There is an interesting mix of Digital Historians lamenting the fact that not enough modern digital history is being preserved, while others are concerned that there’s too much poorly digitized history. The former recalls the fragility of not only digital memory, but personal memories as well.
Being a in high school and living on an island in 2001, the internet played a huge role in how frequently I was using the internet to communicate with the outside world. Now, AIM was still the primary mode of teenage chatter, no texting, no Facebook. Yet I can remember posting on my favorite message boards, chatting with friends across the country and in other countries about the events of 9/11. None of this correspondence survives. As much as I remember printing out certain important emails and IM conversations I am sure that they did not survive desk clean outs, packing for college, moving around and even more garage purges. Even if I did find them, I don’t think that they were important enough to continue to save. Although that being said I’m absolutely sure there’s a historian 200 years from now that is going to be desperate to have this documentation. If I could find a cache of 1870s teenage girl correspondence, no matter how mundane or flippant, I would be ecstatic to read it.
The problem with this overall thinking is the angst about what we could have saved had we known it could’ve been important. Sadly, I think this same thinking has plagued other generations. There is so much more we could have in our archives, letters, telegraphs, school time doodles and personal essays. Things people didn’t think were important to save or that weather, fire, or poor preservation destroyed. We aren’t that unique that parts of our collective memory will be lost. Hopefully the efforts of Cohen will prevent more of this happening and can preserve the misinformation that fuels the confusion around dramatic national events.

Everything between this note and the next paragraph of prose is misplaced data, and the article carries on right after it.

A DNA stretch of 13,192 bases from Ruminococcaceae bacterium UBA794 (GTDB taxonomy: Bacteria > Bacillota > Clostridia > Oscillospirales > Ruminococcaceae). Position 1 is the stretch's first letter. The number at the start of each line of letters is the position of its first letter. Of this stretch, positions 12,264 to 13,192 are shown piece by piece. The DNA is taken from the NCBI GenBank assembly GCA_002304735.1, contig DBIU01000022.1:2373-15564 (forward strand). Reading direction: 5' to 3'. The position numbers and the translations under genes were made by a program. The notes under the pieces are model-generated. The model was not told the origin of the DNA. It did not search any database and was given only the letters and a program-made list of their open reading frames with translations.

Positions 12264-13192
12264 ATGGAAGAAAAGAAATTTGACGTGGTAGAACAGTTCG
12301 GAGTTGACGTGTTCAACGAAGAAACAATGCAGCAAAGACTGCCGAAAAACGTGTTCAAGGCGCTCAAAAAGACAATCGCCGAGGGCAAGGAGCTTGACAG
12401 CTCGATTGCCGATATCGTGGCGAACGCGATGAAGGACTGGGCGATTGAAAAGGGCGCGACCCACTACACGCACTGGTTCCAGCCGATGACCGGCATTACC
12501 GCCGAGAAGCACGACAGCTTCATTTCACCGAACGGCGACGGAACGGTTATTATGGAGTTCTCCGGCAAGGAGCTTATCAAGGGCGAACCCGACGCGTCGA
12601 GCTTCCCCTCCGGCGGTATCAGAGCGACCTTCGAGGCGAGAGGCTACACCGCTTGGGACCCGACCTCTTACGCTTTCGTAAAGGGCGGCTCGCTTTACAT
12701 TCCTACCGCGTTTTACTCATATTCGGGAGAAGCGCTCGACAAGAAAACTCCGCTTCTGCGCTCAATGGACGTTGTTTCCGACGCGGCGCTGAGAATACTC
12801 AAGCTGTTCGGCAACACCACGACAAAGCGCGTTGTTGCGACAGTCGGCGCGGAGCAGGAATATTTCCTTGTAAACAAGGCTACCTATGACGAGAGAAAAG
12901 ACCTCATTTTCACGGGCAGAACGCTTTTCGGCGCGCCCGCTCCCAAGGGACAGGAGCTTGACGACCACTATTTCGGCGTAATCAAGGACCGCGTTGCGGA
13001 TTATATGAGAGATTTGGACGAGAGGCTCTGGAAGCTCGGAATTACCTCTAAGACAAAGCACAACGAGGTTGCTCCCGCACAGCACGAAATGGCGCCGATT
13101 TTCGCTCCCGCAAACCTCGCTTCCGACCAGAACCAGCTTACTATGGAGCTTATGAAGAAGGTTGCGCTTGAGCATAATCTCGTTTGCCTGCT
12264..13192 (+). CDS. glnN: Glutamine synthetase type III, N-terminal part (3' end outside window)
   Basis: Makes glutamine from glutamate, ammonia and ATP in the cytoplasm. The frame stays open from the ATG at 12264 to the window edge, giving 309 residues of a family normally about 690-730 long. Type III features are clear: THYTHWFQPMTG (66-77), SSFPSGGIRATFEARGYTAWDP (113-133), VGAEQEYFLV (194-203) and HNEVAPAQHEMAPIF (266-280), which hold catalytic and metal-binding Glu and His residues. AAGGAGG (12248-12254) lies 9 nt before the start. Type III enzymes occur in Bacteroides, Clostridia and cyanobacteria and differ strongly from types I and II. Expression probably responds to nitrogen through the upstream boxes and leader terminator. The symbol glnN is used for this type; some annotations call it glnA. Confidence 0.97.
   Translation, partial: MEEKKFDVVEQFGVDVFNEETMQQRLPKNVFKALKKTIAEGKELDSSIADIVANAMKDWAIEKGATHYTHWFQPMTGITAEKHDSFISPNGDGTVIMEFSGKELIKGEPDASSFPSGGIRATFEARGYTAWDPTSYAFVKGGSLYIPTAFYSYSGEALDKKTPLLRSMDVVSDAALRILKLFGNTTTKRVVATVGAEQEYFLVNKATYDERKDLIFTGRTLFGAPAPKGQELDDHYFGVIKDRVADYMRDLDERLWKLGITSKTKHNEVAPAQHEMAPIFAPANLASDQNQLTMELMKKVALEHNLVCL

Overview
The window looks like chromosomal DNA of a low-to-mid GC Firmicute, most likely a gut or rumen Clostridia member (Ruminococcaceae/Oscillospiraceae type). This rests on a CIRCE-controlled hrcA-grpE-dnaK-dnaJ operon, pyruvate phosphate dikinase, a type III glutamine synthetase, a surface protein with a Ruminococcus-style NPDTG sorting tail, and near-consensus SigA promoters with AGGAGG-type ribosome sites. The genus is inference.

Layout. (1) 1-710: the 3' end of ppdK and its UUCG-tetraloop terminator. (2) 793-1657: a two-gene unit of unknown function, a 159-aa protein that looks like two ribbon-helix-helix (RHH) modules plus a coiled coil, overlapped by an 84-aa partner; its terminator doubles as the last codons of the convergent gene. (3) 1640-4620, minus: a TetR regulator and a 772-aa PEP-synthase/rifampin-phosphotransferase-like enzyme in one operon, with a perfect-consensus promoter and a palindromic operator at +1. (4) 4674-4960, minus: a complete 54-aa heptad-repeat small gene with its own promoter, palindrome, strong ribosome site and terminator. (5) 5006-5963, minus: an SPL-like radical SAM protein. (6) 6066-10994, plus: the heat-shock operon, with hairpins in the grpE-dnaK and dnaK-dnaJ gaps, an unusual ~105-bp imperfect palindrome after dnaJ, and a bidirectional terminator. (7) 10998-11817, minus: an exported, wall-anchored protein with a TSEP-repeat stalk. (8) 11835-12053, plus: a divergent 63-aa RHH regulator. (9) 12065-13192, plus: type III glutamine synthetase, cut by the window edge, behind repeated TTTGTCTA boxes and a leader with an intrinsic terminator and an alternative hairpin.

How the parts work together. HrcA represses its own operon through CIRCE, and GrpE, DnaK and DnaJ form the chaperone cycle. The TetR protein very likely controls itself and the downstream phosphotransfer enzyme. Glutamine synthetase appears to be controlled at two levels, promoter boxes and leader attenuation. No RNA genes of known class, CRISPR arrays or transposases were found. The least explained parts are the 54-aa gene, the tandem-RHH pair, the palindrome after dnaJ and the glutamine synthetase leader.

Robert Townsend’s article on Google Books broke my heart a bit. I love Google Books. It has opened up so many great books and allowed me to quickly check 19th century vocabulary. After being in my 1876 character and saying the word “hydrate” I was corrected by another roleplayer. Using Google books and adjusting the time period of sources I could prove that she was right! Hydrate is more of a chemical term and isn’t a commonly used phrase. Yet, I have to accept Townswend’s criticisms and can easily see how forging ahead at a fast pace with no fact-checking or editing in place can make Google Books a faulty source. I can’t deny that when he mentions them publishing 3,000 books a day it makes me giddy. Books, even if they’re not completely 100% digitally perfect, are still good sources to have access to.
Ok, to be a bit self-serving for a moment. This particular idea about preserving digital correspondence hit home for me this weekend. If you follow my Twitter feed (cough, cough, it’s at the bottom) you will know that my boyfriend proposed to me this past Saturday while we were at Old Sturbridge Village. Immediately after saying yes, calling my father, we took a self portrait (selfie) and posted it to Facebook. It was the fastest and easiest way to reach out to most people in our lives. We thought only a few folks would “Like” or even “Comment” currently we have over 50 comments and 150 likes. As I want to document the occasion I will print out and digitally save the comments and list of people who “liked” it. 🙂